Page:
At a recent coin show, one of the few where I actually participate as an active dealer, I sold a small but very attractive bronze of Constantine the Great to a relatively new and refreshingly excited collector. Prior to making the selection, he had shown me a nice reduced follis of Constantine and asked for an evaluation. I ventured that his coin should be worth about $25 - $40 retail. It turned out that the $40 mark was exactly what he had paid, just minutes earlier. Falling in love with the little bronze in my tray, he wondered what I would be willing to pay for his coin? Hesitantly, I offered $25 in trade against the new purchase. My hesitation was not because of any problem with the coin he had just purchased, but more so out of fear of offending or discouraging him.
How could a coin worth $40 depreciate to $25 in five minutes? Obviously. the cost of doing business is a factor. as is the very reason for being in business - profitability. Another factor which entered into the picture is that I already had in stock ten or twelve exceptional Constantine bronzes. Because of that, I was actually willing to accept a cash offer of less than the $40 "sticker price" on my coin. All-in-all, his coin seemed to be losing value by the minute. The "smart play" was to buy my coin at the cash discount price and keep his earlier purchase which actually complemented the new purchase quite nicely. Logic prevailed and the collector went home with two nice Constantinian bronzes.
Behind this little tale. is a moral which most "old-timers" have come to learn the hard way. Measure the market before you buy! IJ a collector takes the time to travel to a show, it makes perfectly good sense to look over the material carefully before making a selection. This is certainly not to recommend shopping for the "cheapest" coin on the floor, each coin has its own price level and its attributes which justify or invalidate that level. The object is to choose the coin which pleases you most within the limit of your resources.
As I write this. I can already hear the gasps of coin dealers across the country. Every dealer has had to contend, at some time, with a collector who spends two hours looking through every coin in stock and asks to "set aside" three or four coins while he thinks about it. You guessed it • the collector never returns. Of course, this is not going to work out to cover show expenses and make anything near a reasonable income for the time spent, it is essential for a dealer to sell coins. Showing coins is fun and instructive but it doesn't pay the bills and doesn't foster regular participation on the show circuit.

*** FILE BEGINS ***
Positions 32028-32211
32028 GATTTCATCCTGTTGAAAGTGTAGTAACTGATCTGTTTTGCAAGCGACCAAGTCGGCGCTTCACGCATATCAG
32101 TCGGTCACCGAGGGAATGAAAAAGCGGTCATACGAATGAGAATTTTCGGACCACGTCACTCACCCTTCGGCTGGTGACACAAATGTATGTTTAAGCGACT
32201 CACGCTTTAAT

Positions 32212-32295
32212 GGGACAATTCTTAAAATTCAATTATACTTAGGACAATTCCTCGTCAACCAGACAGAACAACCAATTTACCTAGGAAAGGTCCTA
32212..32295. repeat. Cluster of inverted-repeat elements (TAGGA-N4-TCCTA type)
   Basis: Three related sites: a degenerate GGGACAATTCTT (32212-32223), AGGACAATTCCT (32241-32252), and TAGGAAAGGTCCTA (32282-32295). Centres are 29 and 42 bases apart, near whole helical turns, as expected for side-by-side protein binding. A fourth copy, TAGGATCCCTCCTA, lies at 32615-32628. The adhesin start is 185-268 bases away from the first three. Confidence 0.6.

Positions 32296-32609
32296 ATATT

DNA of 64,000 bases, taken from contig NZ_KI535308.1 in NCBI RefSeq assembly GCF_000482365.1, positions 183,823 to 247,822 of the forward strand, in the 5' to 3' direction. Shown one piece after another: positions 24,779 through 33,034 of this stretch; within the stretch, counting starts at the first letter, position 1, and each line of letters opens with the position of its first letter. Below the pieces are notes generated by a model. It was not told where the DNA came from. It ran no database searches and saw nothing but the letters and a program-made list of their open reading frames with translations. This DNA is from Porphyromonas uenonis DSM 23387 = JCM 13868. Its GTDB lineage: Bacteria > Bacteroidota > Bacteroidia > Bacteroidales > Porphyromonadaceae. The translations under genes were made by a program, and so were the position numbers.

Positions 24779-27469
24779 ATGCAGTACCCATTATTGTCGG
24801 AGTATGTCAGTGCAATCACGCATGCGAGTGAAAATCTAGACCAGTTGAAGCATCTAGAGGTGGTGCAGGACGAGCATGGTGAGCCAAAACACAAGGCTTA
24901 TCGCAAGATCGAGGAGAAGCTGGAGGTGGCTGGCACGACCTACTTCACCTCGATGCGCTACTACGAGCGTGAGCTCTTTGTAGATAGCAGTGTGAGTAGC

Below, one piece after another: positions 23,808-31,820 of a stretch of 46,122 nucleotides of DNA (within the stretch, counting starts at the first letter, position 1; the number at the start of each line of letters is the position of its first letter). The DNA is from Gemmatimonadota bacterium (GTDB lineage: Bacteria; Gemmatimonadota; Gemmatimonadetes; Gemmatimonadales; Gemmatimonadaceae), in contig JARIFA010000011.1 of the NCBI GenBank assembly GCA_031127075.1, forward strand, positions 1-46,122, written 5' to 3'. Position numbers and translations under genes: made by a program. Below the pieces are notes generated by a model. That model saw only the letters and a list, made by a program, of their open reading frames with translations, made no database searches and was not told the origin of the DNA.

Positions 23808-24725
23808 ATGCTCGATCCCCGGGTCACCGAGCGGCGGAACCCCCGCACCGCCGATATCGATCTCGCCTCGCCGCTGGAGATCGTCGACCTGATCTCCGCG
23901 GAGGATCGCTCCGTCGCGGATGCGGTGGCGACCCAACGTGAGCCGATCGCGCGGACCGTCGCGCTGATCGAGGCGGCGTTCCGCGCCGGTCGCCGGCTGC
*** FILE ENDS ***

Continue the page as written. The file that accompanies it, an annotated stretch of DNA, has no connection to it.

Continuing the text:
How can collectors measure the market and still be fair and reasonable with dealers? Have you ever noticed how many dealers will ask "Is there anything in particular that I can show you?" Don't ask to look at everything Roman if you abhor Republican Denarii. If you are a bargain hunter - say so! Let the dealer show you which coins have been in stock too long or those which are especially attractive deals. There is no way you can measure the stock of a dealer better than the dealer himself. If you insist on looking at every coin. in every box, at least have the courtesy to sit off to the side so the dealer can continue nominal transactions. It is a great help for both the dealer and collector if the latter has some idea of what their interest is. If you're new to the field and really don't know, say so. Most dealers know how to feel out your inclinations as well as or better than you can yourself.
Another courtesy is to keep the coins on the table - that is - in plain sight! Just because you are as honest as the day is long doesn't mean that everyone else is, and dealers face enough anxiety without worrying about how many coins are going to be left in the box when a customer is through.
A pet peeve of mine is the collector (and a dealer or two) who takes a handful of coin flips out of a box, looks through them, sets them down and grabs another handful. Then, with no regard to order, stuffs them all back in the box with some upside down, backwards, sideways. you name it. When a collector does come along and asks for that special coin, there isn't a chance in hades that you can find it.
Yes, it is important for the collector to measure the market before buying a Coin, and it is equally important for every collector to respect the needs of the dealer. especially at a busy show. With a little common sense, the process can be great fun and very rewarding. You might even go home with the coin you've been looking for!
This was a busy month for us, with shows in San Francisco, New York, and Minneapolis. We saw a lot of the old faithful readers and made some new acquaintances. We'll be out on the West Coast for the Malter and Superior auctions at the end of May and at the Long Beach show on May 31. In June we'll be back in New York for the Sotheby sale and Antiquarian Bourse. If you see us in the crowd, make a point of saying hello. If not, drop us a line and let us hear your point of view.